Smart crops, bacteria-detecting knives, and waste-reducing supply chains: These are some of the futurist scenarios that could become a reality if IBM’s predictions prove to be correct. As part of the bank’s Ninja Project — a program to cultivate BBVA’s internal digital talent and culture — IBM was invited to share its predictions with the bank’s employees.
“Technology should help us to be able to say that in five — and even 50 — years, the earth will still be a nice place to live,” maintains Ángel Castán, head of IBM’s Cognitive Retail unit.
The expert from IBM shared the keys to understanding the five technologies that, according to IBM, could change the world within the next five years, especially in the way we relate to the world around us. It is estimated that the planet’s population will surpass eight billion inhabitants in the next five years, whereas there will continue to be less and less arable land. This will present a challenge to the food supply needed for an ever-growing population, a situation that will find itself further burdened by climate change and a finite water supply.
Researchers at IBM are exploring new technologies and devices, scientific breakthroughs, and completely new ways of thinking about food safety and security, resource optimization, and waste and plastic management:
1. Digital twins to improve crop efficiency
“It is estimated that by the end of this century the population will grow by 45 percent, while farmable land has decreased by 20 percent,” Castán explained. Against this background, the client lead at IBM recalled that societal productivity has seen a notable improvement in recent years and will continue doing so thanks to technology and a resource that is now more available to us than ever before: “Data will enable us to produce more, better quality, and more efficiently.”
This will be possible thanks to the application of digital twins to agriculture. Digital twins are virtual replicas of physical models, and they will facilitate making forecasts about how crops will react over the course of the planting and harvesting processes. By collecting data in real-time, it will be possible to determine which plants can best capture the energy of the sun or CO2 or even absorb more nutrients.
2. An intelligent and traceable supply chain
Each year in Spain, seven million tons of food, mainly fruits and vegetables, go to waste. According to IBM, this is partly due to the fact that the different players along the production and supply chain do not have visibility of future demand and “the decisions they make are based on incomplete information.”
This situation will change in the next five years thanks to the use of blockchain. It will be possible to eliminate the unknowns from the supply chain, basing production on what will be sold the following year. Transportation companies and grocers will be able to adapt their services to the production processes, thus ensuring produce reaches the kitchen as fresh as possible.
3. Using big data to understand food’s DNA
Once produce has been harvested and transported, it is time for it to hit the supermarket shelf. But throughout the steps of the process, our food can be exposed to microbes that can potentially make it unsafe to consume.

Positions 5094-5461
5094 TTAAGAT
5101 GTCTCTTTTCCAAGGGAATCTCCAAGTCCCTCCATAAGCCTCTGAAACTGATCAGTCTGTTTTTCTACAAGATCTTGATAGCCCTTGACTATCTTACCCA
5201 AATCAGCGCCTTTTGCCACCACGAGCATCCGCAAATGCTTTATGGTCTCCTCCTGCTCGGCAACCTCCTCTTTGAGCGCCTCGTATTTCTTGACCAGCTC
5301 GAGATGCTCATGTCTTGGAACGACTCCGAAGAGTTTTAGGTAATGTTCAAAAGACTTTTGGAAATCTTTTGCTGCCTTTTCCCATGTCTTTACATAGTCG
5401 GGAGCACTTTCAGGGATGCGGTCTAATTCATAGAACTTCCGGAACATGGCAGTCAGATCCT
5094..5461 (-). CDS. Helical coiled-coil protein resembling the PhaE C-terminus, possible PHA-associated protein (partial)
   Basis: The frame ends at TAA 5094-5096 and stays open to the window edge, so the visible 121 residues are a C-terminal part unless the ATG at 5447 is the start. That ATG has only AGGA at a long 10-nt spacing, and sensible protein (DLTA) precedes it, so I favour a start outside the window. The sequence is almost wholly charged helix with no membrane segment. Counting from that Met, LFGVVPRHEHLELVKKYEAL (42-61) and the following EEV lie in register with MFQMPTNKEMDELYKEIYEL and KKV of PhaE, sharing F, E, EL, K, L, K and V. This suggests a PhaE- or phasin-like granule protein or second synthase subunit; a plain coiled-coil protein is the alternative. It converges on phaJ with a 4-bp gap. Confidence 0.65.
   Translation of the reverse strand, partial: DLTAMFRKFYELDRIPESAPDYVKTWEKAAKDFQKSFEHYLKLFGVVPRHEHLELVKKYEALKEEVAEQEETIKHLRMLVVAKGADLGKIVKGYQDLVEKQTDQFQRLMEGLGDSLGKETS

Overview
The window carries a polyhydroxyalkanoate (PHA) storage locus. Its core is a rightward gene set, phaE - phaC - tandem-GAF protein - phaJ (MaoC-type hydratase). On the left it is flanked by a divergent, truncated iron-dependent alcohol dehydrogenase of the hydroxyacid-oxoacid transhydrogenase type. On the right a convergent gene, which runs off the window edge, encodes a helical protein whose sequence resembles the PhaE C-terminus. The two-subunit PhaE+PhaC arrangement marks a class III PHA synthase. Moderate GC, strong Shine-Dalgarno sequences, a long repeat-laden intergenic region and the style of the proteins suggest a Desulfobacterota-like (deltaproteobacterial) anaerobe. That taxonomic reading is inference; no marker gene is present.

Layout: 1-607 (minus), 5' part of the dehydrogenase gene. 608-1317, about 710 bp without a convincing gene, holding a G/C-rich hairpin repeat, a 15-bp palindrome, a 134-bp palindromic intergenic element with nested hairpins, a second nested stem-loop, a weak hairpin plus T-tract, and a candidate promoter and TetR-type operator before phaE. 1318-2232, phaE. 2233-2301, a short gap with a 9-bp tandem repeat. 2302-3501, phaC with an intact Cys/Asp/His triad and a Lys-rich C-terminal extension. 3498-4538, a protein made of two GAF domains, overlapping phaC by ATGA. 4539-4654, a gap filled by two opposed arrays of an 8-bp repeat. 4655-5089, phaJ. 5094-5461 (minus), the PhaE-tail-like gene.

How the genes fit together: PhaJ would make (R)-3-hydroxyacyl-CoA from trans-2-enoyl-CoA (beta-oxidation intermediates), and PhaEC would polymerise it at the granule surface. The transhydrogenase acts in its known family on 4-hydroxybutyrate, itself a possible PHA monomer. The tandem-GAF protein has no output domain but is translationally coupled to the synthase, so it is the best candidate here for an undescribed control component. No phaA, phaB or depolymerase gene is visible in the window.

This is why IBM laboratories are working on a large genome database from which it will be possible via machine learning techniques to predict how foods evolve as they travel over the supply chain and what impact this evolution could have on consumers. Thanks to these advances, “in the next five years we will be able to understand how all these microbes coexist and interact,” Castán explained.
4. A detective in your kitchen, in pursuit of microbes
Building on from the previous concept, home technology will take us even further: specifically to the kitchen where we will have full control over our food at the time of consumption. To achieve this, IBM has developed optical devices that, installed in a mobile phone — or in the future on a knife or even a cutting board — could act as a warning mechanism about the quality of foods to be consumed. This technology will effortlessly and in real time facilitate the identification and analysis of contaminants found in food.
5. New plastic recycling systems
Eight million metric tons of plastic find their way into our oceans each year, and by 2050 it is estimated that there will be more plastic in the oceans than fish.
In addition to measures to reduce daily plastic consumption, Castán discussed the work IBM is undertaking to develop new systems to tackle one of the biggest challenges that limits the effectiveness of present-day recycling mechanisms: the fact that only about 10 percent of the most common plastics used daily, polyethylene terephthalate or PET, is recycled.
The IBM plastic recycling solution uses a chemical process with a volatile catalyst, VolCat, which completely breaks down various colors of plastic, dirty or clean, converting it into a powder (called a monomer) that is fit for recycling. One hundred percent of the monomer derived from the process can be converted into new plastic.
In short, Castán stressed the responsibility of both people, governments, and large corporations such as IBM, when working to solve the problems that occur throughout the entire food production cycle and thus favor a more sustainable future.. "It is on this cycle that we want to act and understand how technology can help us," he concluded.